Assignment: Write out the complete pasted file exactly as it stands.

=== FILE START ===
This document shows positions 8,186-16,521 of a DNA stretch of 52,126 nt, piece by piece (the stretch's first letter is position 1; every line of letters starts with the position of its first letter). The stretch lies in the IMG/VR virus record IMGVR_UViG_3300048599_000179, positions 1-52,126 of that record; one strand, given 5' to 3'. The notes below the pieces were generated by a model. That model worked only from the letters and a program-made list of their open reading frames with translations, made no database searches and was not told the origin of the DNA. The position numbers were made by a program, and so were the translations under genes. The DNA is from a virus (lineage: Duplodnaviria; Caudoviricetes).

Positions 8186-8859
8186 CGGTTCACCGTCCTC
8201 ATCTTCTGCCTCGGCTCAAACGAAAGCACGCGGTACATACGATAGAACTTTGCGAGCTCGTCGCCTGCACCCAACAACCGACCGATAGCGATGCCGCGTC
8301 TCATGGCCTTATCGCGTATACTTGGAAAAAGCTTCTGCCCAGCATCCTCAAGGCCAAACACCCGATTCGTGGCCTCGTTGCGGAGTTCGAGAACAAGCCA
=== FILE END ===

This document shows positions 8,186-16,521 of a DNA stretch of 52,126 nt, piece by piece (the stretch's first letter is position 1; every line of letters starts with the position of its first letter). The stretch lies in the IMG/VR virus record IMGVR_UViG_3300048599_000179, positions 1-52,126 of that record; one strand, given 5' to 3'. The notes below the pieces were generated by a model. That model worked only from the letters and a program-made list of their open reading frames with translations, made no database searches and was not told the origin of the DNA. The position numbers were made by a program, and so were the translations under genes. The DNA is from a virus (lineage: Duplodnaviria; Caudoviricetes).

Positions 8186-8859
8186 CGGTTCACCGTCCTC
8201 ATCTTCTGCCTCGGCTCAAACGAAAGCACGCGGTACATACGATAGAACTTTGCGAGCTCGTCGCCTGCACCCAACAACCGACCGATAGCGATGCCGCGTC
8301 TCATGGCCTTATCGCGTATACTTGGAAAAAGCTTCTGCCCAGCATCCTCAAGGCCAAACACCCGATTCGTGGCCTCGTTGCGGAGTTCGAGAACAAGCCA